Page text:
Muhammad Ali, Cassius Marcellus Clay, Jr.

Cassius Marcellus Clay, Jr., is the birth name of world champion boxer Muhammad Ali (1942–2016). In 1960, he won the Olympic gold medal for boxing as a light heavyweight at the Rome games and turned pro in October of that same year when he fought Tunney Hunsaker and when he signed his first contract with the managing group Louisville Sponsoring Group. In 1964, he became heavyweight champion of the world and, after winning that title, announced his conversion to the Nation of Islam. He later announced the adoption of his new name, given to him by Elijah Muhammad, telling the press, “From now on my name is Muhammad Ali. Don’t call me by my slave name. Cassius Clay was a slave name.” Also during the 1960s, his opposition as a conscientious objector to the Vietnam War resulted in a conviction for violating the Selective Service laws, a conviction that ultimately was overturned by the U.S. Supreme Court. In 1974, he was named the Associated Press Athlete of the Year and, in 1978, became the first person to win the world heavyweight boxing championship three times. When he left boxing in 1981, he had accrued fifty-six wins, five losses, and thirty-seven knockouts. Later in the 1980s, after publicly announcing that he had Parkinson's disease, he created the Muhammad Ali Parkinson Center in Phoenix, Arizona. He was honored at the 1996 Olympic Games in Atlanta, when he carried the torch and lit the Olympic cauldron. His appearance at these games was significant, because it was the first time he revealed his Parkinson's on the world stage.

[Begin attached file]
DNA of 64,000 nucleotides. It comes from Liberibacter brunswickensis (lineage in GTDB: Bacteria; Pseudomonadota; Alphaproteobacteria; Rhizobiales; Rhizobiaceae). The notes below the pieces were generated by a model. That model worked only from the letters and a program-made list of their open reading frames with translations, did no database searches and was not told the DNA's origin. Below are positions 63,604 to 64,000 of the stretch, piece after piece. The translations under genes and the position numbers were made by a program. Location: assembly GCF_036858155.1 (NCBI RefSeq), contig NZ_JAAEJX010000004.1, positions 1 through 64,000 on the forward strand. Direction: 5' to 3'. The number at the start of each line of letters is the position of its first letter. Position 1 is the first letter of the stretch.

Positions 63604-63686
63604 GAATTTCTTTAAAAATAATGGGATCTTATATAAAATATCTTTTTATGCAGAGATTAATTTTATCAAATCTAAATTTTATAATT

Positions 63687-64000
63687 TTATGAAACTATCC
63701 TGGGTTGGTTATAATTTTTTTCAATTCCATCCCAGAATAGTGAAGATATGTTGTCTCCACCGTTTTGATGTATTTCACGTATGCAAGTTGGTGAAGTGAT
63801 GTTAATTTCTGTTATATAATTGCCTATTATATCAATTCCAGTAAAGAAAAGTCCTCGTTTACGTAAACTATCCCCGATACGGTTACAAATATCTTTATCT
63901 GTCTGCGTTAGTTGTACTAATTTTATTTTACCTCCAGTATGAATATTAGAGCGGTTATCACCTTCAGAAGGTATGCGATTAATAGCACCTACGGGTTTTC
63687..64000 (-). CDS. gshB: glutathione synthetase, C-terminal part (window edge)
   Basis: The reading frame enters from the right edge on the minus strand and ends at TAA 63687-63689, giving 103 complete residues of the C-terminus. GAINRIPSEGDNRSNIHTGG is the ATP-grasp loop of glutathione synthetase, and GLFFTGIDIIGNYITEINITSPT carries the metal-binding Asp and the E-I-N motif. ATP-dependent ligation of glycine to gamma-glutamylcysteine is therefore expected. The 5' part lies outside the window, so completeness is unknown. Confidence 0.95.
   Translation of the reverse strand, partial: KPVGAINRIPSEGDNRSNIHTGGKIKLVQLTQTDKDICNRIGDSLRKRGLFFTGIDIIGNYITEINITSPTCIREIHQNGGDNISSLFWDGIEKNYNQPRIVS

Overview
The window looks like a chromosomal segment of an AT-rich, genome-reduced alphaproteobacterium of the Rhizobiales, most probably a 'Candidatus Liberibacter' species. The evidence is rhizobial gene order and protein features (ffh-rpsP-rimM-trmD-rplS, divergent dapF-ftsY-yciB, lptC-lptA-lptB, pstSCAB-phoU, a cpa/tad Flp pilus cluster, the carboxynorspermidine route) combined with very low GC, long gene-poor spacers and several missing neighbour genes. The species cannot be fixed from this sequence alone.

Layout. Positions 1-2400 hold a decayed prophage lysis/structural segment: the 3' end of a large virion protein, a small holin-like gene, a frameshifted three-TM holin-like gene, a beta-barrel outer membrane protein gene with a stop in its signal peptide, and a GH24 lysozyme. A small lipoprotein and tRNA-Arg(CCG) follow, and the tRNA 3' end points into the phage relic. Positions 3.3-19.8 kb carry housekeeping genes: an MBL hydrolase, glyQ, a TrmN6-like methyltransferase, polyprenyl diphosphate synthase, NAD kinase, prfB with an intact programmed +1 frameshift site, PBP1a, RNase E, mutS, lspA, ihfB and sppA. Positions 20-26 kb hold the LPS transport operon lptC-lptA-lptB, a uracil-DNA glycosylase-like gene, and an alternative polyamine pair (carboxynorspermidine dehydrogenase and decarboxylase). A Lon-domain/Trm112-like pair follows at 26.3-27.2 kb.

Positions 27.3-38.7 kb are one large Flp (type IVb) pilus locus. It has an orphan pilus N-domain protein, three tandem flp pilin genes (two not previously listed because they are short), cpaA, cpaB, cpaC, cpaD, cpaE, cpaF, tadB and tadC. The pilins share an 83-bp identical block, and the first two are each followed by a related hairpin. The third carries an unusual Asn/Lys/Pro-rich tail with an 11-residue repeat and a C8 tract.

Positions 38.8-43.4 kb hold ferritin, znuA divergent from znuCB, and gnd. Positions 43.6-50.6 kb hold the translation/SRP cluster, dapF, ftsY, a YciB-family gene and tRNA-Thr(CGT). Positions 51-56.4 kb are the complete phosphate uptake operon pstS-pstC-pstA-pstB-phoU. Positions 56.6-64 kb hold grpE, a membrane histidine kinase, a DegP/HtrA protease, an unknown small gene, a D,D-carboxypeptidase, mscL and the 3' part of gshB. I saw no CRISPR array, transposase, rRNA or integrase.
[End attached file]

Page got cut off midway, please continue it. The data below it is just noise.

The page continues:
In addition to winning in the boxing arena, Muhammad Ali won other awards: the United Nations Messenger of Peace, the Amnesty International Lifetime Achievement Award, the Presidential Medal of Freedom, the Sports Illustrated Sportsman of the Century, the BBC Sports Personality of the Century, and the GQ Athlete of the Century. In 1990 he was in the inaugural class of the International Boxing Hall of Fame. In 2015, Sports Illustrated magazine renamed its annual Sportsman Legacy Award the Sports Illustrated Muhammad Ali Legacy Award. Muhammad's legacy is preserved at the Muhammad Ali Center in Louisville, Kentucky, which promotes his six core principles: Confidence, Conviction, Dedication, Giving, Respect, and Spirituality. Muhammad Ali died in Scottsdale, Arizona, in 2016.

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